Things to Know About Bail Bonds: How Fast Do Bail Bonds Work?

Once the information is collected and the process is in place, things will happen quickly. Again, the exact timing of the process will vary from place to place, dependent on the resources in each jurisdiction. In some places, the process could happen within a matter of hours. In others, it could be days.

Again, having all of the information available or the bail bonding service will help speed up the process.

Following the Rules Is EssentialFollowing the Rules Is Essential

So what happens if the defendant breaks the terms of their bail? If the accused individual breaks the conditions of their bail or fails to show up in court, the bail amount is forfeited. That means the bail bonding service will be rightfully collecting the collateral as indicated in the agreement.

Common bail terms include:

  • No substance use
  • No contact with certain individuals or places
  • No travel outside the area
  • No firearms or weapons
  • Regular check-ins

If you’re considering putting your assets up for someone to make bail, it’s integral that you take a step back and evaluate the situation. Is this someone you can trust to adhere to the rules put in place? If not, reconsider your decision.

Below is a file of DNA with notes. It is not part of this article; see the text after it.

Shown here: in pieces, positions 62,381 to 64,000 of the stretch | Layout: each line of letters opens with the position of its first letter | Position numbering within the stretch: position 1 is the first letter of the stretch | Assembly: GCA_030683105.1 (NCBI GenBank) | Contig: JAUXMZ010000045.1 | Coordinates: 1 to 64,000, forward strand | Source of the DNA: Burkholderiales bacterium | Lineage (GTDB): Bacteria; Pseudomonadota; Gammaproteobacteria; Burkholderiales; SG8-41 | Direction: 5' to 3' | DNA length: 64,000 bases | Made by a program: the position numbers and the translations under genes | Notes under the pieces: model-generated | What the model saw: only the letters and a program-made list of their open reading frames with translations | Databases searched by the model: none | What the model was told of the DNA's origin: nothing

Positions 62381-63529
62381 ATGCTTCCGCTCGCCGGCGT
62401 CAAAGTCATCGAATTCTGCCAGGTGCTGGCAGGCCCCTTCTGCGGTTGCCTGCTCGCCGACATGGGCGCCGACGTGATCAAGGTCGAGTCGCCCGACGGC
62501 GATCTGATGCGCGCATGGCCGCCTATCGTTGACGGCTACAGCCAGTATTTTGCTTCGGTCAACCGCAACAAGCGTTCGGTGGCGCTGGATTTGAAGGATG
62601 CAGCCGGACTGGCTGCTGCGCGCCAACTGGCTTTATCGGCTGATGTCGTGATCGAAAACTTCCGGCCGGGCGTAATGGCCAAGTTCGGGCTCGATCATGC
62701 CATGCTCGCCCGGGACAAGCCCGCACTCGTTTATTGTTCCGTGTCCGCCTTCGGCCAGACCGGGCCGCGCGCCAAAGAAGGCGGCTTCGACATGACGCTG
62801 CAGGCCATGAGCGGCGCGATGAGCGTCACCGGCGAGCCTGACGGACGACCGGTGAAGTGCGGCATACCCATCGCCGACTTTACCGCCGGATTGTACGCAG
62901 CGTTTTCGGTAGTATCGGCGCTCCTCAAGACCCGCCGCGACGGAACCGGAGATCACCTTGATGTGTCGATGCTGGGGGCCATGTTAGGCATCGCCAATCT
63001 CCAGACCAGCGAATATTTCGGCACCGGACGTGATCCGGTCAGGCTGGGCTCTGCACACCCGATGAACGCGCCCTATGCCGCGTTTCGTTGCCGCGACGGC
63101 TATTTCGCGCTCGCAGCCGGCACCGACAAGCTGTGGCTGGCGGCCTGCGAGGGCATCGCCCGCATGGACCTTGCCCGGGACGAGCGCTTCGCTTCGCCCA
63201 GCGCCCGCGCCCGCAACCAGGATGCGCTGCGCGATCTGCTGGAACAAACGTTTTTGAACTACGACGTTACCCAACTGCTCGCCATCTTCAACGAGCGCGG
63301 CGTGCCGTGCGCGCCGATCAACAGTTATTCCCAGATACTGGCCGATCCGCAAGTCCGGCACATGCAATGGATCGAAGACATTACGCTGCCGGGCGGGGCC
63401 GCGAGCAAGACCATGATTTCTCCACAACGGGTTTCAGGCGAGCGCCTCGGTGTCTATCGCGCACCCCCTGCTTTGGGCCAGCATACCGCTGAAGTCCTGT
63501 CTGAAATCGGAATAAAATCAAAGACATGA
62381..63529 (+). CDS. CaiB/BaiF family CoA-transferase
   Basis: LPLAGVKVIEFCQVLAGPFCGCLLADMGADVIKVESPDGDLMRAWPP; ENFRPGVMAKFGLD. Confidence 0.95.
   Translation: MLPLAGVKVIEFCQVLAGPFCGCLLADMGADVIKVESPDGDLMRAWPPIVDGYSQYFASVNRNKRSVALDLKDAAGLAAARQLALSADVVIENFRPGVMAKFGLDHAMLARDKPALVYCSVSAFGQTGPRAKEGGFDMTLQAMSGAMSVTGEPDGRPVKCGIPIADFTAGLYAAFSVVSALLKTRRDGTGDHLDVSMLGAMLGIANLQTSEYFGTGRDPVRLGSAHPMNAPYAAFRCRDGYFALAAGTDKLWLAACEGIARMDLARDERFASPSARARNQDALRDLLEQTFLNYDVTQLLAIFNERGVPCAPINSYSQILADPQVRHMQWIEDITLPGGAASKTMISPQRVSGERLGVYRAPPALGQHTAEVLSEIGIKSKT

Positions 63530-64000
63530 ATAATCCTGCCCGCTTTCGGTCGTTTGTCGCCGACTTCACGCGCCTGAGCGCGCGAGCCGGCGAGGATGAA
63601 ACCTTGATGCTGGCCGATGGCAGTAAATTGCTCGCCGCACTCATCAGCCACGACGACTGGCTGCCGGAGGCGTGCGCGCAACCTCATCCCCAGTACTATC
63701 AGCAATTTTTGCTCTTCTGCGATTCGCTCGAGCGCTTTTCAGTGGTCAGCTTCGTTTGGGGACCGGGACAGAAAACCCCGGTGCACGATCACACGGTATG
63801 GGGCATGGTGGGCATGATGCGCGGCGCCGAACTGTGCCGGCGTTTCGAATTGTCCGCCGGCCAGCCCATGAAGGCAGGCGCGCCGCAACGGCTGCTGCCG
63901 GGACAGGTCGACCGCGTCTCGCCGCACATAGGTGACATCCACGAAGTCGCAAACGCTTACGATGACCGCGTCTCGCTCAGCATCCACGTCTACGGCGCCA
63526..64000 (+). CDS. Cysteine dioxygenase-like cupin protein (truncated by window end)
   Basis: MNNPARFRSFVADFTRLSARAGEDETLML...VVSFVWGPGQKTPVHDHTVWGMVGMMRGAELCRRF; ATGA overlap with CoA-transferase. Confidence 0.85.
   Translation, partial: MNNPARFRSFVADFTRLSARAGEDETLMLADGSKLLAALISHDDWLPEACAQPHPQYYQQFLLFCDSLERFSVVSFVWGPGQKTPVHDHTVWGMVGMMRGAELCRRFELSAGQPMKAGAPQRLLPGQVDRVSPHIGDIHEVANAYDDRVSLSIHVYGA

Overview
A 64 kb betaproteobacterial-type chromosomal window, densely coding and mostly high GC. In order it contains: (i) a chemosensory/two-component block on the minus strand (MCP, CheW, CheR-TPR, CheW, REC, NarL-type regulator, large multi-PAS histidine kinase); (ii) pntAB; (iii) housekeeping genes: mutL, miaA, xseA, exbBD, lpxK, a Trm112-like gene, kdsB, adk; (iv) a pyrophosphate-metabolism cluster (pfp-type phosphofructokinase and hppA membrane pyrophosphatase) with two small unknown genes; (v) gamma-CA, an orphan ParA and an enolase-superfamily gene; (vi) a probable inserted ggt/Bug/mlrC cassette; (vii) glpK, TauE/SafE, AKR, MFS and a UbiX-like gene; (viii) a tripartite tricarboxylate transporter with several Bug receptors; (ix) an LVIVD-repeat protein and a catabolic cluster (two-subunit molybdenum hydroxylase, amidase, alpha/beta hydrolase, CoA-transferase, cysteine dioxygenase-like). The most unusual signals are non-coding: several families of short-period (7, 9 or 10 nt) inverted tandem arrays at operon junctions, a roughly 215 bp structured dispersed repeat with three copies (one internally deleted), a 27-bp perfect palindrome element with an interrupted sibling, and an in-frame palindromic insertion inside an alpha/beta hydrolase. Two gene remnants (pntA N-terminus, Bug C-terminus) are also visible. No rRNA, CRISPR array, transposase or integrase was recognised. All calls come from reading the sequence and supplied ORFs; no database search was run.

Things To Know About Bail Bonds: Where Does the Money Go?

Another commonly asked question about bail and bail bonds is what happens to the money that’s put forth? Regardless of the outcome of the case, the bonding service fee is gone. You’ve paid for a service that was provided to you, and that money is no longer available. 

In cases where bail was posted without a third party, it’s typically held until the completion of the trial. At that time, the money often goes directly toward paying fees associated with the case — paying the defender, fines, court fees, etc.

Bail bonds are a great option for those with limited means to post bail for a loved one who has been arrested. However, it’s integral to consider all of the factors when exploring this option.